Here Come the Blackouts
We now know that the rolling blackouts that gripped California last summer weren’t an anomaly. They were, in fact, a preview of a reliability crisis that has grown to stretch across the Western grid.
The Western Electricity Coordinating Council (WECC) is warning that the West simply doesn’t have enough power supply to meet a region-wide period of high demand this summer. States are likely at risk of blackouts for days or even months. It’s a shocking warning but it shouldn’t be surprising considering how much baseload generation has been pushed off the grid in favor of less reliable alternatives.
A feature of the energy transition is a new willingness by states and grid operators to ensure grid reliability by leaning on imports of power to balance demand should the weather not cooperate or demand soar above the available local supply of generation. This new system operates on the assumption that states experiencing a deficit will always be able to import power from neighboring states – which might not always be the case. If there’s no power to import from neighbors, there’s simply no power.
A heat wave that blankets multiple states all at once – just like the one last year that kicked off California’s blackouts – could wreak havoc across the grid. With drought conditions already covering much of the West, hydro generation diminished, and ever-greater reliance on intermittent renewable power, it’s increasingly likely the Western grid simply won’t be able to keep up with demand.
WECC now notes that not a single one of its subregions generates enough power to provide sufficient supply during periods of high demand; every single region relies on imports to fill the gaps and avoid blackouts.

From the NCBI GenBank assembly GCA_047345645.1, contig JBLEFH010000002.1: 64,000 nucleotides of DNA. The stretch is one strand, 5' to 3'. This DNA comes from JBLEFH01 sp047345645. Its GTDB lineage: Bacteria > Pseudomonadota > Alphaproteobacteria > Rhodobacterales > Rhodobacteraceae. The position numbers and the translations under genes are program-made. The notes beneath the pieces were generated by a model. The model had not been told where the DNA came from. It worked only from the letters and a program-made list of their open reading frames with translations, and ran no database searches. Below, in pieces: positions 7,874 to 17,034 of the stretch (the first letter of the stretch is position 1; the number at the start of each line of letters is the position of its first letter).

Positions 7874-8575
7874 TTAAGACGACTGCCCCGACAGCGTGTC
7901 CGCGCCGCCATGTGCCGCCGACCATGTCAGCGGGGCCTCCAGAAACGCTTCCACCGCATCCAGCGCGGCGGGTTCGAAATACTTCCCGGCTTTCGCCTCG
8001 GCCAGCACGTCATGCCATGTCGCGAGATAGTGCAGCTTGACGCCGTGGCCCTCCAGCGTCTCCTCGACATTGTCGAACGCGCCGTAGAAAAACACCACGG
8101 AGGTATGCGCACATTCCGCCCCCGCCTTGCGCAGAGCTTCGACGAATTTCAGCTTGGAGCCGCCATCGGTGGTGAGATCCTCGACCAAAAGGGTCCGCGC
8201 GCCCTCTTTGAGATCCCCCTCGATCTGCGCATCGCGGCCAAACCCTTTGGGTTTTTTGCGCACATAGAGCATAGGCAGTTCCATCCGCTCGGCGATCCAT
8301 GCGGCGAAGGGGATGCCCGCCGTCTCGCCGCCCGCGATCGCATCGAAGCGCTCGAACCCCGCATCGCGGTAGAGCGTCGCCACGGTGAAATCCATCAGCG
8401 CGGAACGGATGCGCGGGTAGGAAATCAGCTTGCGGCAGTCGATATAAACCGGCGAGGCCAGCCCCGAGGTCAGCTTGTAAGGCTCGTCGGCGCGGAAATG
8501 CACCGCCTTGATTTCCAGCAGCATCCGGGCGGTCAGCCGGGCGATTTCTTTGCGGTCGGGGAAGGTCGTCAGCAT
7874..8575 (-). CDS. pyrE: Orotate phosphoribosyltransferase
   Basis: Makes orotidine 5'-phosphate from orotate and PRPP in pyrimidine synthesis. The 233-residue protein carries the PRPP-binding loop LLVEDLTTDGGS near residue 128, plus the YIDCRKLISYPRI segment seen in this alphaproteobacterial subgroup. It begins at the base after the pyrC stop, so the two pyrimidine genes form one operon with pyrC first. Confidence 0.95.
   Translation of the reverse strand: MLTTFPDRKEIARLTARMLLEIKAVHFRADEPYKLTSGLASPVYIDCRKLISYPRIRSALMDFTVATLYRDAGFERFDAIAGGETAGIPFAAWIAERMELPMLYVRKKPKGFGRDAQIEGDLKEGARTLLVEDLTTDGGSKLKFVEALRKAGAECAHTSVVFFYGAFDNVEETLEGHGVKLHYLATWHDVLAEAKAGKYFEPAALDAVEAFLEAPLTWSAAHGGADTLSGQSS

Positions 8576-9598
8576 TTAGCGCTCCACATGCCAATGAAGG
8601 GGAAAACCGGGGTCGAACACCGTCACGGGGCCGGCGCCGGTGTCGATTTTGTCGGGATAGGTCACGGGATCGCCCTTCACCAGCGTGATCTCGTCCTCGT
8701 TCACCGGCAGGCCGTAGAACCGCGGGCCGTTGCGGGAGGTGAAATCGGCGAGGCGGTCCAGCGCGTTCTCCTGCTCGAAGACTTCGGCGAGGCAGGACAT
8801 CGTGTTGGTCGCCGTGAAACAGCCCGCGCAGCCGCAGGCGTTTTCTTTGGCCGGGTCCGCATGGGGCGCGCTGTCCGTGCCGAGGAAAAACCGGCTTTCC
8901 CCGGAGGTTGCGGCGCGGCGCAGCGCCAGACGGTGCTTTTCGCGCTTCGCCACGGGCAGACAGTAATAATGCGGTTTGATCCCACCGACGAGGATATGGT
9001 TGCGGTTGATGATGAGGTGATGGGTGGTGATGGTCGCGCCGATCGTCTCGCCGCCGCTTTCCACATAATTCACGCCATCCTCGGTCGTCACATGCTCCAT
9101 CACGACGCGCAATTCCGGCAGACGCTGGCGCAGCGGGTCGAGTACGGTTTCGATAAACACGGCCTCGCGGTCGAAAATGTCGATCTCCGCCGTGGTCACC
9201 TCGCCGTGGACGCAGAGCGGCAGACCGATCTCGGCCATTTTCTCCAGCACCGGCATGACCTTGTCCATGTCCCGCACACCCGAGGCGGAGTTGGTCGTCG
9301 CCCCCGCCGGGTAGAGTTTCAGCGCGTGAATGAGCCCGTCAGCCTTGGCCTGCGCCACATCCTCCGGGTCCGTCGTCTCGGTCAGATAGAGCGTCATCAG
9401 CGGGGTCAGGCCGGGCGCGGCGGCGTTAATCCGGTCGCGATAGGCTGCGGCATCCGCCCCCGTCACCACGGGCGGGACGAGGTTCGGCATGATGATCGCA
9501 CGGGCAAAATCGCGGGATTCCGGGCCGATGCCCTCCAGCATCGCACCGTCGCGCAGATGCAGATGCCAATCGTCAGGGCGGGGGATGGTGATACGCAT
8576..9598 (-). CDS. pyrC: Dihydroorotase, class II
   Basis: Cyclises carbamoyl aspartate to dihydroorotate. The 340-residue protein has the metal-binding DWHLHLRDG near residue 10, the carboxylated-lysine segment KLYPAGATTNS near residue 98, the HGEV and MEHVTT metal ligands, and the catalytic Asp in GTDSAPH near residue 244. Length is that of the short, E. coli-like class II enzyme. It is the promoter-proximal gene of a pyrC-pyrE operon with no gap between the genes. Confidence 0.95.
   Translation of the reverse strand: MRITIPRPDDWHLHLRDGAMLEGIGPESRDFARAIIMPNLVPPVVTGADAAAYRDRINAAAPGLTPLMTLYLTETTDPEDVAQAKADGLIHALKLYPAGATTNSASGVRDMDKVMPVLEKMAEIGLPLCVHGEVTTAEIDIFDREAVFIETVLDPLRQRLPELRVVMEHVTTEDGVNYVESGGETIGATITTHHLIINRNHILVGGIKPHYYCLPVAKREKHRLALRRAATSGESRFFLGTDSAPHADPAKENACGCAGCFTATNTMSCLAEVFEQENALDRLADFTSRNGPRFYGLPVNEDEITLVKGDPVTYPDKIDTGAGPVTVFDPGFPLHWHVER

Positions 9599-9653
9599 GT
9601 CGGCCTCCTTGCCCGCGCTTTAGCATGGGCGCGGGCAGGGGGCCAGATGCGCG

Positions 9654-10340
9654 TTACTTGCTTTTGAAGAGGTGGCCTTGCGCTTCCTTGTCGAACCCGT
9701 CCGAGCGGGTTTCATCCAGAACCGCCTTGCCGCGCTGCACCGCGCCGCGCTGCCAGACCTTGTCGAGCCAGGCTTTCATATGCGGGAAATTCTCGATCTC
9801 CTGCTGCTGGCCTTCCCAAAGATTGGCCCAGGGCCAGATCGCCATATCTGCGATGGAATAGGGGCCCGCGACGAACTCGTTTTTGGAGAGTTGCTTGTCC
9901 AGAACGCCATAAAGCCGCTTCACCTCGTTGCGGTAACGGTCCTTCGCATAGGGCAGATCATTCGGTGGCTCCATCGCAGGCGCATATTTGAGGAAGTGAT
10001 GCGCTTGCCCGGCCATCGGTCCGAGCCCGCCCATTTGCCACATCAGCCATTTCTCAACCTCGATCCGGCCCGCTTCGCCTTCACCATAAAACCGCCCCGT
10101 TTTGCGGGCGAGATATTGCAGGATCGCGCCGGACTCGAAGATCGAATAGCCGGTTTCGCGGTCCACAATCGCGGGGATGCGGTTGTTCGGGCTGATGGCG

Higher Prices and Fear
As Bloomberg reported, traders are already betting on supply shortages and sending power prices soaring. At one Western hub, electricity prices have nearly quadrupled since last summer’s blackouts. “We are already seeing record-breaking prices across the West, some of which can be attributed to a fear factor being priced in,” said JP McMahon, a market analyst for Wood Mackenzie.
While traders scramble for available supply, consumers have been left paying more than ever for an electricity system that appears less reliable by the month. Electricity prices in California averaged 18.55 cents/kWh in 2020 – fully 70% higher than the national average.
Loretta Lynch, who served as Public Utilities Commission president for California during the 2000-01 energy crisis told Politico to expect even more pain for consumers. “We’re going to have extraordinary rates,” she said. And Californians are likely to have these extraordinary rates while facing more blackouts.
Lessons to be Learned
It has long been California’s ambition to be an energy trailblazer. And in deeply conflicting ways, it’s succeeding. California’s path has been the model for those pushing hardest for an accelerated energy transition. And for those appalled by the reliability crisis and soaring electricity prices, California and its neighbors on the Western grid have blazed a trail best avoided.
Mike Florio, who used to sit on the board of California’s grid operator, told Bloomberg that other states can learn from the West’s crisis. “We forget that we’re still learning a lot about how to run a system like this. We probably want to keep our existing gas capacity, at least in reserve. It may be used less, but something that’s already built is cheap insurance.”
And that already built cheap insurance need not be limited to gas capacity. In California it’s the only dispatchable capacity left, but for many states that cheap insurance policy – the one that already has come to the rescue during winter weather when gas couldn’t – is fuel-secure, coal power. The coal fleet, which is expected to provide a quarter of the nation’s electricity this year, remains an invaluable buffer to balance the apparently endemic chaos that accompanies increased integration of renewables.
A balanced electricity mix that properly values existing, dispatchable capacity is the bridge to the future. Even as we add new sources of renewable power, it’s increasingly clear we should be in no rush to dismantle the energy sources that currently underpin our energy system, especially with soaring electricity demand from electric vehicles now on the horizon. The path forward can’t be a more expensive, less reliable supply of power. If the West’s perilous summer is a preview for what the rest of the nation can expect, it’s time for a detour.
- On May 19, 2021